Tools and techniques to keep the best salespeople working for you instead of for your competitors
Cicero, ancient Rome's most prominent orator, was fond of asking his audiences Cui bono? (For whose benefit?) Store owners and managers might well ask the same question regarding the sales questions they set for their salespeople: For whose benefit?
In his best selling book, "In Search of Excellence", Tom Peters examines and questions the rationale most companies use in setting their quotas, In the chapter of that book entitled "Man Waiting for Motivation", Tom Peters claims that "all of us... like to think of ourselves as winners" and therefore resent it whenever we are shown to be losers. As proof that we like to think of ourselves as winners he cites a study in which sixty percent of those asked how they ranked themselves as leaders and as athletes considered themselves in the top ten percent, twenty five percent considered themselves in the top one percent. The author adds that "rubbing our noses daily in the reality" of our averageness "doesn't do us a bit of good." I hasten to add that rubbing our salespeople's noses in the weekly or monthly results of sales quotas doesn't do them any better; in fact, it does them a lot of harm, something ignored by most managers writes Tom Peters. Trainers like Zig Ziglar have been sounding the same note for years: "Change the picture and you change the performer. Change the performer and you change the performance." The Old Testament said it best: "As a man thinketh in his heart so is he." One is reminded of an old razor blade ad which used to insist that to be sharp one has to feel and look sharp.
Let's admit it. In too many stores, sales quotas merely succeed in holding up the same ten percent as winners and the same ninety percent as losers week after week. One would think that by now our industry would have learned that in setting up salespeople to look like losers and referring to them as such whether in the lounge or anywhere else seems only to serve as a tranquilizer for those owners, managers and sales trainers who need such calmatives to substitute for their own inability to train salespeople in the three areas that insure their greater productivity... Attitude, Skills and Product Knowledge. I like to refer to these skills with the acronym ASP to remind us that we can cure the venomous bite of the 'asp of mediocrity' with that other ASP... Attitude, Skills & Product Knowledge.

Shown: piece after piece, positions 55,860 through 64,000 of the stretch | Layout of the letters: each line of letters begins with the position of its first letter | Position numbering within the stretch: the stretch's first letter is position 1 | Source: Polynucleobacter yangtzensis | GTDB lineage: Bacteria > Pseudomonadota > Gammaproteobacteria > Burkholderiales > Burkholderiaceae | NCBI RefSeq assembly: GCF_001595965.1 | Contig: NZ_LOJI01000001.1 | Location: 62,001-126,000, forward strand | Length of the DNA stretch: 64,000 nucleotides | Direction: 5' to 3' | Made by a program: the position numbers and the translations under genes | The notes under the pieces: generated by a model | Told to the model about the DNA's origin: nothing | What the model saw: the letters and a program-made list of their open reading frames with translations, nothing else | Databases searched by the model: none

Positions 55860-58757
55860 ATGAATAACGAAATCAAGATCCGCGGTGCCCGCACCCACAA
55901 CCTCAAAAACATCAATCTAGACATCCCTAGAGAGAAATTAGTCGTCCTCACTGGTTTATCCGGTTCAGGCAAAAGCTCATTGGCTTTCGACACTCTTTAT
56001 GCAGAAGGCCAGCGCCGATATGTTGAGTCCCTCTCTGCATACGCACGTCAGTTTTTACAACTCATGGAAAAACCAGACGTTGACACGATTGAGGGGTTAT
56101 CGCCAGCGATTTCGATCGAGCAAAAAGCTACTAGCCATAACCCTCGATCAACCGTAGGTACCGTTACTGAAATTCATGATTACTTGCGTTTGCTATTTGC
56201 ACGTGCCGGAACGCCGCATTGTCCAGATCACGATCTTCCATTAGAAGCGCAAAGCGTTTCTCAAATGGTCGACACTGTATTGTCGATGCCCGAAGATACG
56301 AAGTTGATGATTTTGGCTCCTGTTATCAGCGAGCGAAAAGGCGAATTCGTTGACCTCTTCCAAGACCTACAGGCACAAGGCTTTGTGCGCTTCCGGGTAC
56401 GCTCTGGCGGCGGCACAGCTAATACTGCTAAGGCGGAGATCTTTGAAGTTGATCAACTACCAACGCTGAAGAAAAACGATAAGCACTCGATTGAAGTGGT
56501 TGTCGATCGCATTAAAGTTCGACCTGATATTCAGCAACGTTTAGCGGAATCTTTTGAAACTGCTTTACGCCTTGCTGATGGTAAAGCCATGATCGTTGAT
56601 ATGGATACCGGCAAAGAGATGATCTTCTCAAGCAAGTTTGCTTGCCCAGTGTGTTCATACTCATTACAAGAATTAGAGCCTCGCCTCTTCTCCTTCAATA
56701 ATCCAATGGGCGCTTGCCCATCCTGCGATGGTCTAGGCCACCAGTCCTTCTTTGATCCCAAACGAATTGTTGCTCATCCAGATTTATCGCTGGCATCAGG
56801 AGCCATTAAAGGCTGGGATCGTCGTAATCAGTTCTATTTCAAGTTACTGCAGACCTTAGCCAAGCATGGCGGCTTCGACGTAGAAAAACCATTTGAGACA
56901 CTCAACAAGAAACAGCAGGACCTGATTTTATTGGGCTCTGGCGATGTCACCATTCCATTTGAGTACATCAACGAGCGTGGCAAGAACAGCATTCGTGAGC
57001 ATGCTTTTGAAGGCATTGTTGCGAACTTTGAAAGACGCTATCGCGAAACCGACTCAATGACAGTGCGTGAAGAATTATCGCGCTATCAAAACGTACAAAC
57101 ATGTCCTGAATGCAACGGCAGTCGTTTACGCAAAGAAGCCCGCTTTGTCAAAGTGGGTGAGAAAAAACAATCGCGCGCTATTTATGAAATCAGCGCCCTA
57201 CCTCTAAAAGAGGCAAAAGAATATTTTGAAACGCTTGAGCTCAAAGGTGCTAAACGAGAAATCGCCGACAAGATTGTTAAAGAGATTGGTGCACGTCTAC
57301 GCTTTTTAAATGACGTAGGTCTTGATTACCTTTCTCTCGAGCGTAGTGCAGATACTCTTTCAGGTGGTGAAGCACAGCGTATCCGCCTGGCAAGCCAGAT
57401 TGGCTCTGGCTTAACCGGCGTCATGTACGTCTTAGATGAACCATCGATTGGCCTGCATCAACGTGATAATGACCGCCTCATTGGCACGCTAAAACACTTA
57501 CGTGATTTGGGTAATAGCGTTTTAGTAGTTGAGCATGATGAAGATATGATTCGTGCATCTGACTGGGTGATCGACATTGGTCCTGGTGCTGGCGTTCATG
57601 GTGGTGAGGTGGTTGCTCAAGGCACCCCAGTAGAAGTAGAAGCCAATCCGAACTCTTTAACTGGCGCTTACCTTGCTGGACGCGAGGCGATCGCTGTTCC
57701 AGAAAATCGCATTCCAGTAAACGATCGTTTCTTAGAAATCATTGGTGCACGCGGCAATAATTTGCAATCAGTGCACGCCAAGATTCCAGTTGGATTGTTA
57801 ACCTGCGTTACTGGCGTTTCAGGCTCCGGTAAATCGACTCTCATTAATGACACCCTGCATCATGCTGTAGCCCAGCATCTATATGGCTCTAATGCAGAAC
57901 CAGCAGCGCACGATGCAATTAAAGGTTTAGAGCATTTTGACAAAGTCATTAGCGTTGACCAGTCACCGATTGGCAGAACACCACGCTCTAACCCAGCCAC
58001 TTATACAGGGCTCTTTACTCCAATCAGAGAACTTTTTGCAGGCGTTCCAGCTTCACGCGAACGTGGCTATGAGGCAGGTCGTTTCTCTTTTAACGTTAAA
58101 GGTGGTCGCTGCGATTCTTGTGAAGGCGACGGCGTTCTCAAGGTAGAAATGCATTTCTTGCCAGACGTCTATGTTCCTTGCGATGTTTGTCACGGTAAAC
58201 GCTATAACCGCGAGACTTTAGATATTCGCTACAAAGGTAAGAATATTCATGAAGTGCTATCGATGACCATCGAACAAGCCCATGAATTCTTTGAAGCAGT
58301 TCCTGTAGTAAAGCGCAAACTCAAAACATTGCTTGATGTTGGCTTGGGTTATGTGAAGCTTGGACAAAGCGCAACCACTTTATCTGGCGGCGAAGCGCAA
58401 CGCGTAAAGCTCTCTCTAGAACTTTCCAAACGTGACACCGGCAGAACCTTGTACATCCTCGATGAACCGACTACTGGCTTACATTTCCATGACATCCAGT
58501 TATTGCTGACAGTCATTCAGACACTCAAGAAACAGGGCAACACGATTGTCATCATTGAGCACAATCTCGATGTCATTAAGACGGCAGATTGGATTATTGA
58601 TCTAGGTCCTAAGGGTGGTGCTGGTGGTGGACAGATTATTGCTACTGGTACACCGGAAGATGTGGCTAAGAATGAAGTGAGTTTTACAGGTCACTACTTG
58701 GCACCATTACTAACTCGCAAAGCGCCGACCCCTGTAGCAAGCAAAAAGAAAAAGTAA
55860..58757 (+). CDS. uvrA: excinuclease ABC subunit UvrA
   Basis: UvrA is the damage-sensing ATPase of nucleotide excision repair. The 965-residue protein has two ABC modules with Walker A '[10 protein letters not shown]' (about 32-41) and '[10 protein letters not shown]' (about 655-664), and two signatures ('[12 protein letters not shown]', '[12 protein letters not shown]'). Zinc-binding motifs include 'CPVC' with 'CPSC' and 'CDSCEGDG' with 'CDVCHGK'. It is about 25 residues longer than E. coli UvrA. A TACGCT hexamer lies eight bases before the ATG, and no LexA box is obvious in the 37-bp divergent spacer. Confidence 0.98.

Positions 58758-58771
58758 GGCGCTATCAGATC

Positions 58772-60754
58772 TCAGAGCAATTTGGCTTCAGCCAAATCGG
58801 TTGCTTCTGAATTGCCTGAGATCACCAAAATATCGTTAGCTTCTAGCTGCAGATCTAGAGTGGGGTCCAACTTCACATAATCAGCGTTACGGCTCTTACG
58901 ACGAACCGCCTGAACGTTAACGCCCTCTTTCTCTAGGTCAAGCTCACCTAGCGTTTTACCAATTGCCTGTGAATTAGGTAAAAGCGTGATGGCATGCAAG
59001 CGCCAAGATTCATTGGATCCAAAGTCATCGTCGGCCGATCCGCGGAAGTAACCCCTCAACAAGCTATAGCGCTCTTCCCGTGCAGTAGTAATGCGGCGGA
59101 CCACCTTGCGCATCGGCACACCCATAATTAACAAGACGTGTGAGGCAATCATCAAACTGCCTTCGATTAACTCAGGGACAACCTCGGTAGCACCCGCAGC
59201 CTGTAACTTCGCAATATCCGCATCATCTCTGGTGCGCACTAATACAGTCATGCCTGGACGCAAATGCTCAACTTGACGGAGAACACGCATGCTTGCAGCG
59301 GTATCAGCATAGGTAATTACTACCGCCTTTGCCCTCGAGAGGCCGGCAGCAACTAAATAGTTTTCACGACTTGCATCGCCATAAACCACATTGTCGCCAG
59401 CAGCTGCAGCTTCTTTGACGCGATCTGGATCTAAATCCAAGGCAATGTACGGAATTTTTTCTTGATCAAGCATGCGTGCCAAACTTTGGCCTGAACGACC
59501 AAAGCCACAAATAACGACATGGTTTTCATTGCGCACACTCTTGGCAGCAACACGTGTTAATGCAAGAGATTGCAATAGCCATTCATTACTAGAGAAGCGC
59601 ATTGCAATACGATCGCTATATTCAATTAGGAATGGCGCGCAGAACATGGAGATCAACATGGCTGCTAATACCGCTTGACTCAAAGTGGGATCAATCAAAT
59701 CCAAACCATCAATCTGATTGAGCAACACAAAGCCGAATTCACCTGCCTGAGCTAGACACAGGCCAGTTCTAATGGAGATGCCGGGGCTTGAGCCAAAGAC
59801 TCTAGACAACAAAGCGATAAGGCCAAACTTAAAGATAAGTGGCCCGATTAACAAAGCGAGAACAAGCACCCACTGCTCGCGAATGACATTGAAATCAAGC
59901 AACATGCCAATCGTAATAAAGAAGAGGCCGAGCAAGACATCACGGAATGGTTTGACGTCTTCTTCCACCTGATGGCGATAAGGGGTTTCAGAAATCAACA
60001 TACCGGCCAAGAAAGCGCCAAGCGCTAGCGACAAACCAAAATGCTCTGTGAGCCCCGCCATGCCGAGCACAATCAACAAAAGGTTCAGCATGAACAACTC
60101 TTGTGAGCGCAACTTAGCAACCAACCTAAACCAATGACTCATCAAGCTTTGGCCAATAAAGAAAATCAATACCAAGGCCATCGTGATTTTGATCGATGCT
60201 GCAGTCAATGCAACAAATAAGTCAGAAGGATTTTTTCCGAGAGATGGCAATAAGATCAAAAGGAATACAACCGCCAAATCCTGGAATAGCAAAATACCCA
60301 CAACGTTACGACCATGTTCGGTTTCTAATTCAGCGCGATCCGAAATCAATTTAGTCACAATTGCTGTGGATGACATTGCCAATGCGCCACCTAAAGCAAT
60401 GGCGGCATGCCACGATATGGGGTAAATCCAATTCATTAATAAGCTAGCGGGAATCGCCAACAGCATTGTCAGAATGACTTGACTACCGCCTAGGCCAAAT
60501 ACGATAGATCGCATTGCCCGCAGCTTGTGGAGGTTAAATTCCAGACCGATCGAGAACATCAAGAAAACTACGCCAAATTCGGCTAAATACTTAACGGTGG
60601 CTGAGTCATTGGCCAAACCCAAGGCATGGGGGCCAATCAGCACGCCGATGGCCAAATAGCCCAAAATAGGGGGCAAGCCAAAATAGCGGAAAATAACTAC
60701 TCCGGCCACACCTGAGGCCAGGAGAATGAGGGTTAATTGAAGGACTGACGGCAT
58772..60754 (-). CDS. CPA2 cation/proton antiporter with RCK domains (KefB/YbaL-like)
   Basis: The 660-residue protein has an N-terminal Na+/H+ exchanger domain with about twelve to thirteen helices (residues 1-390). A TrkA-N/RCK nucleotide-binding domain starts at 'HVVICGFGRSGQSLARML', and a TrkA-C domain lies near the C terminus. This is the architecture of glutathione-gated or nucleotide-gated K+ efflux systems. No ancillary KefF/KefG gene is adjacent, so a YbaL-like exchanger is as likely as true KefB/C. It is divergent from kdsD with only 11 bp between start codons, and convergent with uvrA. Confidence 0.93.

To illustrate the effect of self-image on our performance, Tom Peters cites a second study in which two groups, A and B, were given ten difficult puzzles to solve. The individuals in each group were next given fictitious results: group A was told it had done fairly well; group B was told it had done poorly. The groups were then given ten new puzzles of equal difficulty. Group A did considerably better while group B actually did worse.
The psychological principle contained in the old sayings "Nothing succeeds like success" and "Success breeds success" seem to have evaded those owners and managers who obviously prefer to manage by disregarding the principle that if you tell people often enough that they are going to fail, they most probably will.
At this point I can imagine some owners and managers objecting: "Sure, we can set sales quotas low enough for ninety percent of our salespeople to hit them, but for whose benefit? We'd only be setting them up to be satisfied with mediocrity."
I must confess that when I first read Tom Peter's words, I too shared that objection. I too missed the obvious (How true the words of the person who said that the obscure we eventually see; the obvious takes us a little longer). To help us see the obvious a little quicker it might help to ask what the first reason is for setting sales quotas. While it may seem that the first reason is to increase the sales productivity of salespeople, that is really the second reason. First and second must be interpreted here to mean first and second in the order of logical sequence and not in the order of ultimate importance. In other words we are dealing with the logical sequence of the proverbial horse before the cart. What owners and managers truly value may be what is in the cart but they've got to put the horse first if they want the horse to get that cart to market.
Since mixing metaphors is not wise, let's add the old saw which states that one can lead the horse to the trough but one can't make it drink. The intent of that saw is not to convince one not to lead the horse to the trough. Rather it is that one must make sure the horse is thirsty before one leads it to the trough. The legendary Elmer Wheeler stated it best in his book "How to Sell Yourself to Others", written in 1947: "Don't make'em drink-make 'em thirsty."